Lots of good starting points. I'd suggest digital photography school (http://www.digital-photography-school.com/)
There's a good overview of buying your first DLSR here at Discerning Photographer: http://thediscerningphotographer.com/2009/11/26/buying-your-first-digital-slr-camera/
I'd strongly suggest starting out with a good point and shoot. You can but a Canon G11 for $450, or a Canon S95 for about $400. Those are the cameras professional photographers (and their partners) tend to have to carry in their pocket, and you can do a lot with them without having to invest as much money as going right back into the DLSR market. That'll let you get started again without spending a lot, and decide if you want ot get serious, and learn a bit about what kind of photography you really want to do -- and then you can consider upgrading the gear.
To get started, you're going to need:
A camera; You can get some really good ones in the $400 range, like the two above, or the Panasonic Lumix DMC series, which my wife uses for the superzoom.
Memory cards that work with the camera, and enough that you can shoot as much as you want during the day and not run short. (I typically carry about 2,000 images worth of memory at any time these days, but that's just me)
consider a spare battery.
If you're a mac user, iLife is inexpensive and iPhoto is a great way to get started. At some point you'll likely outgrow it, and then you can evaluate Aperture (from Apple) and Lightroom (from Adobe) and decide what you like. I used Aperture, then switched to Lightroom. Either way you'll have a good powerful system for managing your photos.
Scott Kelby is a good place to start for your "how the heck do I do all this post processing stuff?" questions: http://www.scottkelby.com/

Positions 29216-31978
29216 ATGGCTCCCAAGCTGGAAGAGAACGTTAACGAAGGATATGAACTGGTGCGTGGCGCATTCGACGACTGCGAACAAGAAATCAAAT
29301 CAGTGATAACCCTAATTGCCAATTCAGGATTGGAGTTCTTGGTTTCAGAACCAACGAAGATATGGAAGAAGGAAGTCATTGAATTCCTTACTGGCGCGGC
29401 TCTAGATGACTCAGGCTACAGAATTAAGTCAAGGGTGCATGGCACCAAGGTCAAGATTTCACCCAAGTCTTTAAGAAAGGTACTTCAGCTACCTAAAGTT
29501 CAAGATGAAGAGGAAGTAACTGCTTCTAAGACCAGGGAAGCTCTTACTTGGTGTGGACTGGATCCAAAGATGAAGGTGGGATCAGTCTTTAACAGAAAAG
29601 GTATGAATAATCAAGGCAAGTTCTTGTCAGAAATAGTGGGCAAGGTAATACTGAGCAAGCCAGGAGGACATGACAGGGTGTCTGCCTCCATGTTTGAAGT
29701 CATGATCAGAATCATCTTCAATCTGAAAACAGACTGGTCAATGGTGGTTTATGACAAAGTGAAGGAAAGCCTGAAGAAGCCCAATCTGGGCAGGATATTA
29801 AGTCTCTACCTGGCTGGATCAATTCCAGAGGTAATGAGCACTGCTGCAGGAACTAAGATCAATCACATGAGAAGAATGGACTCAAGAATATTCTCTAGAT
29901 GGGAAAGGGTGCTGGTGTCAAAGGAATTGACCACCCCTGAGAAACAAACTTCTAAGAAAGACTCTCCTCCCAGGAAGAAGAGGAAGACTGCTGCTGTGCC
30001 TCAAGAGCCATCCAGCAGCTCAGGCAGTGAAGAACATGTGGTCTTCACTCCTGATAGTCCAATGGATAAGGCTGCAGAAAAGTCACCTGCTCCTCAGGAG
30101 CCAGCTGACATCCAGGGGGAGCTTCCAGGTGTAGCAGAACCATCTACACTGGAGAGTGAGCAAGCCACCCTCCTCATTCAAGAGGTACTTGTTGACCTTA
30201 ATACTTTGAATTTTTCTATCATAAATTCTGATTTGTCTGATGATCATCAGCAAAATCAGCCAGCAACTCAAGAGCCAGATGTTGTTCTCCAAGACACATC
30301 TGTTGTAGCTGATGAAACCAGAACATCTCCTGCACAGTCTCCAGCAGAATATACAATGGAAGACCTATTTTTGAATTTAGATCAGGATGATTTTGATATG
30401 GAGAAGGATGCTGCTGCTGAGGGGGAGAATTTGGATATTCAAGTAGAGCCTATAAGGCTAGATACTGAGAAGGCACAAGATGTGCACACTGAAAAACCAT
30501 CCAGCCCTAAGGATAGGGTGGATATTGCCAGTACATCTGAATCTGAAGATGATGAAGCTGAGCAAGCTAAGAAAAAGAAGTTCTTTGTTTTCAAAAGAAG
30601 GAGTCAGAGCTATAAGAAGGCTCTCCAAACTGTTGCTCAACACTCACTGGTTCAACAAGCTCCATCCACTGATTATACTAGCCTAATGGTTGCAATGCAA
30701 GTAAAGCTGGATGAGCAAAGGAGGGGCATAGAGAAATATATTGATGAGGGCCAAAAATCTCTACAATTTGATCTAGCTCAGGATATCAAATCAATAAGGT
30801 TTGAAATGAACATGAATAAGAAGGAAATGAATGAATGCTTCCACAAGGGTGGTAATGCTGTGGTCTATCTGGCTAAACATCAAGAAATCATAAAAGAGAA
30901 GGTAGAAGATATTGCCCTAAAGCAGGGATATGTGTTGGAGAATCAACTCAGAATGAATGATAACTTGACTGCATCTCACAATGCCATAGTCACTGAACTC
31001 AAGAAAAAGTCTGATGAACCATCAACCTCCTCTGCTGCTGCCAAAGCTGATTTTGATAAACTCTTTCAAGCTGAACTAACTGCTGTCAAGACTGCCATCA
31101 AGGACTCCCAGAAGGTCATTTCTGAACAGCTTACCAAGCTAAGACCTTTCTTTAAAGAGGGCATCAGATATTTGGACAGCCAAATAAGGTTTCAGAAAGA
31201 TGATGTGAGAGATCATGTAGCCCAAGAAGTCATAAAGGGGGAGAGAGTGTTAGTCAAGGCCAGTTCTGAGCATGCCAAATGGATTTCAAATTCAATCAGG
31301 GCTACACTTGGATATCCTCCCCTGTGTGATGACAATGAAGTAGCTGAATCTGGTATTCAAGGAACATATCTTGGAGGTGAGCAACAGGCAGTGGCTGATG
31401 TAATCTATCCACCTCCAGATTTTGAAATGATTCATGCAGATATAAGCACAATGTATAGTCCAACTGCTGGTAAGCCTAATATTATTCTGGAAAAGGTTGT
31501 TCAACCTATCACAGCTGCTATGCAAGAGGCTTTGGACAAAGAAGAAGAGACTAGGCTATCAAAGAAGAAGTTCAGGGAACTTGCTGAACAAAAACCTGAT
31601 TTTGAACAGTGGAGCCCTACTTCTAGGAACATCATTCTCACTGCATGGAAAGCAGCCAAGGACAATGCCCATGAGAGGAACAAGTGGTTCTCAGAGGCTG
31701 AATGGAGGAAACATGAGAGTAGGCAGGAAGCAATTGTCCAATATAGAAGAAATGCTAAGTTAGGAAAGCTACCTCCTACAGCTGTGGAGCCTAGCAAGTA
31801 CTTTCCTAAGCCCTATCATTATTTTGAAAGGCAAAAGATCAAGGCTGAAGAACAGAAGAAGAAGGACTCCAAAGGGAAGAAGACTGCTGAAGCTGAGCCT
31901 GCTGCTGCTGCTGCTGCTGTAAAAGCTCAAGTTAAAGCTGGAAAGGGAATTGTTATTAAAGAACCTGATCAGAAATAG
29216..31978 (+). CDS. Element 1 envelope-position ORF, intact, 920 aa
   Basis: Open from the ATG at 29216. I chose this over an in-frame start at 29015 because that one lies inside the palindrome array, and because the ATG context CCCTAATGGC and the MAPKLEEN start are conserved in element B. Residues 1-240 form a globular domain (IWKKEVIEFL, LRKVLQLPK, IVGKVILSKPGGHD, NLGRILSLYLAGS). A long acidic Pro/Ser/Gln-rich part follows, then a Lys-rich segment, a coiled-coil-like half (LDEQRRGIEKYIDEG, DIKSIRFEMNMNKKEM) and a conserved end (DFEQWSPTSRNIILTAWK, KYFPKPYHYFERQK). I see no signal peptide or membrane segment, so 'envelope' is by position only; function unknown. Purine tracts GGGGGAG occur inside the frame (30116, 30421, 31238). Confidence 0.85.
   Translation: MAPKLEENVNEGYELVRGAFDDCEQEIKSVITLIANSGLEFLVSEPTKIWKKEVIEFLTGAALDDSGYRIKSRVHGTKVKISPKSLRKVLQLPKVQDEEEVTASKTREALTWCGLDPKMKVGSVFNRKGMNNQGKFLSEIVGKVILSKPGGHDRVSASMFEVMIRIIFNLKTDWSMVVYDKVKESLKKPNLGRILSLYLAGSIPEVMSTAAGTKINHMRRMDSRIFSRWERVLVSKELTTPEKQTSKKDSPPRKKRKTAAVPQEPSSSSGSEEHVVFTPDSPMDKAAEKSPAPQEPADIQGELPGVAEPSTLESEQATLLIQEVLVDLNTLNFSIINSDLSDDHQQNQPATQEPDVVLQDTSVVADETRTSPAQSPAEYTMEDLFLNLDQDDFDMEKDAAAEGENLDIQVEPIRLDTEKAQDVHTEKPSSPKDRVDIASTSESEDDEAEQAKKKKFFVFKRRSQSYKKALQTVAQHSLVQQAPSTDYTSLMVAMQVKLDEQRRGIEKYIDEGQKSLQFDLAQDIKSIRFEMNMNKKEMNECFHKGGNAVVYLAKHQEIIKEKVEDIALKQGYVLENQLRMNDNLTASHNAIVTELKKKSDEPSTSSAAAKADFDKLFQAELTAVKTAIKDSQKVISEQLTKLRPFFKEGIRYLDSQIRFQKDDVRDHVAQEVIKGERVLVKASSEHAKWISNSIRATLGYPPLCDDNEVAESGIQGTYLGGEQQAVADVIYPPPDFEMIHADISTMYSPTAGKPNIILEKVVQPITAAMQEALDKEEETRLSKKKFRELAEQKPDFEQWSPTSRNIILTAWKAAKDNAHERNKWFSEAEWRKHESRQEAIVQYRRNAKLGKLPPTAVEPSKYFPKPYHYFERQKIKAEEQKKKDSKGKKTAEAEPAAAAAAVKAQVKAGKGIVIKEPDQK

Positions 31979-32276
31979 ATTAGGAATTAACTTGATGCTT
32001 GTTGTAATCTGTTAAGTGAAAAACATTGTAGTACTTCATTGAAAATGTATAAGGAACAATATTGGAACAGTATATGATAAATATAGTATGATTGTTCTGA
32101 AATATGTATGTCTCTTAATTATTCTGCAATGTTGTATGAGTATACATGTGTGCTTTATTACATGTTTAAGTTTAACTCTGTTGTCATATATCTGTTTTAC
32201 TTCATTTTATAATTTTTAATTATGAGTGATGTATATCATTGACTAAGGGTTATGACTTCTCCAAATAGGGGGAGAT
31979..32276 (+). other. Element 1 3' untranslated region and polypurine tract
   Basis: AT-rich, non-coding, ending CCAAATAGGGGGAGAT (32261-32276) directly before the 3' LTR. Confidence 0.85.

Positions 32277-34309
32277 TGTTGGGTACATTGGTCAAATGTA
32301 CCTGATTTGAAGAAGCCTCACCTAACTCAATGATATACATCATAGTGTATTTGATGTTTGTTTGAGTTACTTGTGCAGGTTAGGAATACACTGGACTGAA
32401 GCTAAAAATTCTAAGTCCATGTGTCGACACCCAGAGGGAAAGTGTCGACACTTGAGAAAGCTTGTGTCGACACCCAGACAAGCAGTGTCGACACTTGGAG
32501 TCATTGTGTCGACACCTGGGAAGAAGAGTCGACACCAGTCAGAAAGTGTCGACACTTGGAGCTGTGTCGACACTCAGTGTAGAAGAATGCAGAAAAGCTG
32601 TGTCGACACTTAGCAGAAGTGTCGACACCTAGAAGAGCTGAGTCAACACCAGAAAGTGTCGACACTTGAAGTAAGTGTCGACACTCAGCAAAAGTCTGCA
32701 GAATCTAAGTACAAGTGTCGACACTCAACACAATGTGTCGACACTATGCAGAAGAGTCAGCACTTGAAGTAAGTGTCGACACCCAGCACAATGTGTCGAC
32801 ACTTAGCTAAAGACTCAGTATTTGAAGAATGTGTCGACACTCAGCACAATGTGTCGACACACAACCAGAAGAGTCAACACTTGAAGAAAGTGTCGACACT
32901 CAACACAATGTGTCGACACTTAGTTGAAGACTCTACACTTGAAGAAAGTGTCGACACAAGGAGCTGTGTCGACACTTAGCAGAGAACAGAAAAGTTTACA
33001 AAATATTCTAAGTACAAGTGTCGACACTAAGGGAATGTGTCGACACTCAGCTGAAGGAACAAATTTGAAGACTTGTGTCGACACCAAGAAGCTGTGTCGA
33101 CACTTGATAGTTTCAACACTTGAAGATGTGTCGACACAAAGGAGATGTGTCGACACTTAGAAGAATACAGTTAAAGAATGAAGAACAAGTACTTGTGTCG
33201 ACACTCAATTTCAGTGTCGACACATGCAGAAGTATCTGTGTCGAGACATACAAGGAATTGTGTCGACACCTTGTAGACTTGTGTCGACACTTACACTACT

You'll hear people telling you you need photoshop. 2-3 years ago, you did. Today, it's realyl expensive, and other things will do the job for you in almost all cases, and Photoshop ELEMENTS is a lot cheaper, and it'll be a long time before you say to yourself "damn. if only I had the full photoshop program, because I can't do .... in this one". Until you hit that point, DO NOT BUY PHOTOSHOP. Buy elements for about 1/6th the price.
A good starter kit for software is iPhoto/Elements (if you're on a PC, I don't have a clue. hopefully someone will chime in on the iPhoto replacement on windows). The next step would be Lightroom/Elements (or Aperture/elements). Before you buy photoshop, see if there's a third party plug-in for lightroom (or aperture) that does what you need instead of shelling out for photoshop.
Don't forget you need to backup your images, because if you have a hard disk crash, they're gone. Budget for a disk to do backups on. Even better, budget for TWO, so there are always multiple copies of your data. Your disk WILL crash some day.
On composition and technique, lots of resources. I wrote about my inspirations and mentors a while back here (http://www.chuqui.com/2010/08/my-photographic-mentors-and-inspirations/) and that will give you a few places to start and ponder, and they all have many links to many other places to explore and ponder. You'll find the voices that speak to you, and that's what matters...
Start cheap, invest as your interest grows, don't buy stuff until you need it, and don't pressure yourself to be better faster than the fun it creates in your life. And see where it takes you.